HUNTERSVILLE – SABIC Innovative Plastics’ specialties don’t include spreading mulch, re-painting playgrounds, landscaping or working at a food bank.
That didn’t stop about 80 employees of the Huntersville-based provider of engineering thermoplastic solutions from spending time out of the office and in the community on June 21.
SABIC’s annual Community Service Day drew volunteers who worked at North Mecklenburg Park, the Levine and Dickson Hospice Center, McDowell Creek and Second Harvest Food Bank. Members of the petrochemical company put their time to good use.
They picked up litter, removed trash, repainted the playground and spread mulch at the park. Other employees contributed landscaping at the hospice center, picked up trash, litter and brush at McDowell Creek as part of SABIC’s Adopt-a-Stream initiative and organized goods at the food bank.
“It’s exciting when the enthusiasm and energy of so many SABIC people unite around a community-focused purpose,” said Emmett Harrigan, supply chain director for SABIC’s Innovative Plastics. “As individuals, as citizens and as representatives of SABIC, we’re committed to building a strong legacy of caring and service, and demonstrating that SABIC genuinely cares about the communities in which it operates.”
SABIC isn’t the only business to show its appreciation.
A strong commitment to the community permeates throughout the region, Lake Norman Chamber of Commerce President Bill Russell said. He said businesses aren’t just dedicated to succeeding in the area. They also want to leave a positive legacy on the community.
It’s more prevalent among business now than in the past, thanks in large part to more companies putting their corporate bases in Huntersville, Cornelius or Davidson.
Power and automation giant ABB put a cable factory in Huntersville last year. ABB employees painted classrooms and did light landscaping at the David B. Waymer Children’s Center in June 2012, not long after the company opened its doors.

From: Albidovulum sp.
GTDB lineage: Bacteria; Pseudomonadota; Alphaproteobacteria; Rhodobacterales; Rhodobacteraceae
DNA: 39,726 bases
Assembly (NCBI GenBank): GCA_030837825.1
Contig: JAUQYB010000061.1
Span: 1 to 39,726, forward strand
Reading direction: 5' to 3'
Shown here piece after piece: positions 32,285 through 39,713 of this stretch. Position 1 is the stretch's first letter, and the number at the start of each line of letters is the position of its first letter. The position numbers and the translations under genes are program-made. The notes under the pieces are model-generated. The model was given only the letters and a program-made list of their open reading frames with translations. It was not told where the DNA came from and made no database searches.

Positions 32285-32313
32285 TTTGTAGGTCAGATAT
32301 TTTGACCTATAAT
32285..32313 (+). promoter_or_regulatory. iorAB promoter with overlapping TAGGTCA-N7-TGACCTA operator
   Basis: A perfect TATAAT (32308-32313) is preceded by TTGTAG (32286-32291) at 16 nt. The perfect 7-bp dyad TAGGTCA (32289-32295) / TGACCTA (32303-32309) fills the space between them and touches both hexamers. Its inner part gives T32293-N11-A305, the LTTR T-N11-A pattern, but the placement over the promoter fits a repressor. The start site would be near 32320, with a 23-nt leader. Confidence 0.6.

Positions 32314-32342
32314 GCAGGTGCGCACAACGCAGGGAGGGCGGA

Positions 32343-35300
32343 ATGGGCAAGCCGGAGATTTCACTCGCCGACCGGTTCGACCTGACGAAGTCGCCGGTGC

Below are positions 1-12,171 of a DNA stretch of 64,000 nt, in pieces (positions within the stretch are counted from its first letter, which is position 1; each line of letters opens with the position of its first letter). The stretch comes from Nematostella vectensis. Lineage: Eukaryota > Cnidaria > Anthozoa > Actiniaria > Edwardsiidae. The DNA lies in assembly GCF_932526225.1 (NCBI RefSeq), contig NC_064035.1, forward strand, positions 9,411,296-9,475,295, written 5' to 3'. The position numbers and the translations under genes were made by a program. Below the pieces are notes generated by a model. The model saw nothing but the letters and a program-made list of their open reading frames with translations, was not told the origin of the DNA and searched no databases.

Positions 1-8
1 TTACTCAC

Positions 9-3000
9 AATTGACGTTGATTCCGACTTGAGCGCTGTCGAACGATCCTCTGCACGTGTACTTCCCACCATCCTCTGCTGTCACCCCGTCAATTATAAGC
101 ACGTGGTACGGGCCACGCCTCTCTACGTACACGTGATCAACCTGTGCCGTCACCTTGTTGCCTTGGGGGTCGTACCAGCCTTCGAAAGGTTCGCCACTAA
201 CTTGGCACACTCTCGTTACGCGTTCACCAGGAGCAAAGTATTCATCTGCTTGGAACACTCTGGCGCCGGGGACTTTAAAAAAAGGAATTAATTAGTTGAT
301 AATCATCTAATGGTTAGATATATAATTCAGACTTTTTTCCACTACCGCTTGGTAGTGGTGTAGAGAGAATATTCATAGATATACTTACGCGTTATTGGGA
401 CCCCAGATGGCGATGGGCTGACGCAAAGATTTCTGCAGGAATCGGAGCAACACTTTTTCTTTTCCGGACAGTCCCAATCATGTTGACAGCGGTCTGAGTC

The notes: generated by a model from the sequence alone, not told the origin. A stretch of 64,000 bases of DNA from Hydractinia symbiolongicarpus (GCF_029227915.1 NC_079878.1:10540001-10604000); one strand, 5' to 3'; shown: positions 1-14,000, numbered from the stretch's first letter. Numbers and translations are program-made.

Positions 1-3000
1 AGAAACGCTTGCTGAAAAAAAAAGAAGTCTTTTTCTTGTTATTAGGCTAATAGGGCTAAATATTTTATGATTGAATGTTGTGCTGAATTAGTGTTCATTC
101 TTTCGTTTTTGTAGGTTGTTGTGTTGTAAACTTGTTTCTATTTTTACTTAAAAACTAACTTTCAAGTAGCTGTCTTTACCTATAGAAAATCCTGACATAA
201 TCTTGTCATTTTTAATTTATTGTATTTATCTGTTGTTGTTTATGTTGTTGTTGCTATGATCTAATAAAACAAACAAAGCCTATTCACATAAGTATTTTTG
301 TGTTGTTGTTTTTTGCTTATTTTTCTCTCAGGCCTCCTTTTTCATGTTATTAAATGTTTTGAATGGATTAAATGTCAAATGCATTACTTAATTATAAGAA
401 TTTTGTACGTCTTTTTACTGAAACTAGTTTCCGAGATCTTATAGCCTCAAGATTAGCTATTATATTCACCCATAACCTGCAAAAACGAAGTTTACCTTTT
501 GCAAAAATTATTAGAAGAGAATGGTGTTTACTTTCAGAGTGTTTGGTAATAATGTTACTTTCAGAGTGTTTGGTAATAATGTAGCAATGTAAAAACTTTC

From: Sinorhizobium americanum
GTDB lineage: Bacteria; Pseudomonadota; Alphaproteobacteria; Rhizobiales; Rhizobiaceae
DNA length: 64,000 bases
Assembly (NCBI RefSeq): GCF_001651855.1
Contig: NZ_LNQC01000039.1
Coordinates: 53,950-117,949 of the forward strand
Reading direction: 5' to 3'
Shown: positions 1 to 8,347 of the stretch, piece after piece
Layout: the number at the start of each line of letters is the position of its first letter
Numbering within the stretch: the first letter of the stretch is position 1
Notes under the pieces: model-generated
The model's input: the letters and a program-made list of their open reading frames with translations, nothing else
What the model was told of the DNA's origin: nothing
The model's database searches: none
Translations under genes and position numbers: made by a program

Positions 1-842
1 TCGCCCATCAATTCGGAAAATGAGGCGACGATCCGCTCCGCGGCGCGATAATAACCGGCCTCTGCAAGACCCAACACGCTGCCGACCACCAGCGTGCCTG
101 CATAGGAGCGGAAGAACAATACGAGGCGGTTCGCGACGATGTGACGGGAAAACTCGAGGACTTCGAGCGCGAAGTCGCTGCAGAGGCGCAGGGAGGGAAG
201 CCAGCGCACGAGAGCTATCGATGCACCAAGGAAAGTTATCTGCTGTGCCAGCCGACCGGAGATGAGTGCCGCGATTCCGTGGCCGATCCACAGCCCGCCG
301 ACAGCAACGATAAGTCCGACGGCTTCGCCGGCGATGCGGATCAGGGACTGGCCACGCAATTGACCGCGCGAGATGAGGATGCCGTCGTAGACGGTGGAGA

Ingersoll Rand, a Davidson-based industrial company, has hosted the Lake Norman Sprint Triathlon, a running, biking and swimming event, for the past three years. Employees from locally based companies including Lowe’s, Newell Rubbermaid and Carolinas Healthcare System participated in last year’s triathlon. It raised $42,000 for Davidson’s Ada Jenkins Center.
“You’re seeing (companies giving back) through all kinds of things,” Russell said. “There’s no bigger ambassador to the Ada Jenkins Center and what they try to accomplish than Ingersoll Rand.
“We’re seeing companies step up (and help out). Big Day at the Lake (an annual children’s lake event in Cornelius) wouldn’t be possible were it not for the support of the businesses who come out and participate in it.”
SABIC’s Polymershapes President Pete Arvan said SABIC’s commitment to the lake area is put on display when its annual service event takes place.
“Our Community Day events give us the chance to display our values, the things that we consider important, and our aspiration to lead in our communities,” Arvan said. “In addition to what our people give, everyone gets a lot back as well (including) having fun, getting to know colleagues better and improving the quality of life in the places where we live and work.”
Russell echoed Arvan’s sentiment.
“It’s not going to be a good place to work if it’s not a good place to live,” he said. “It’s important for companies to invest back in the community.”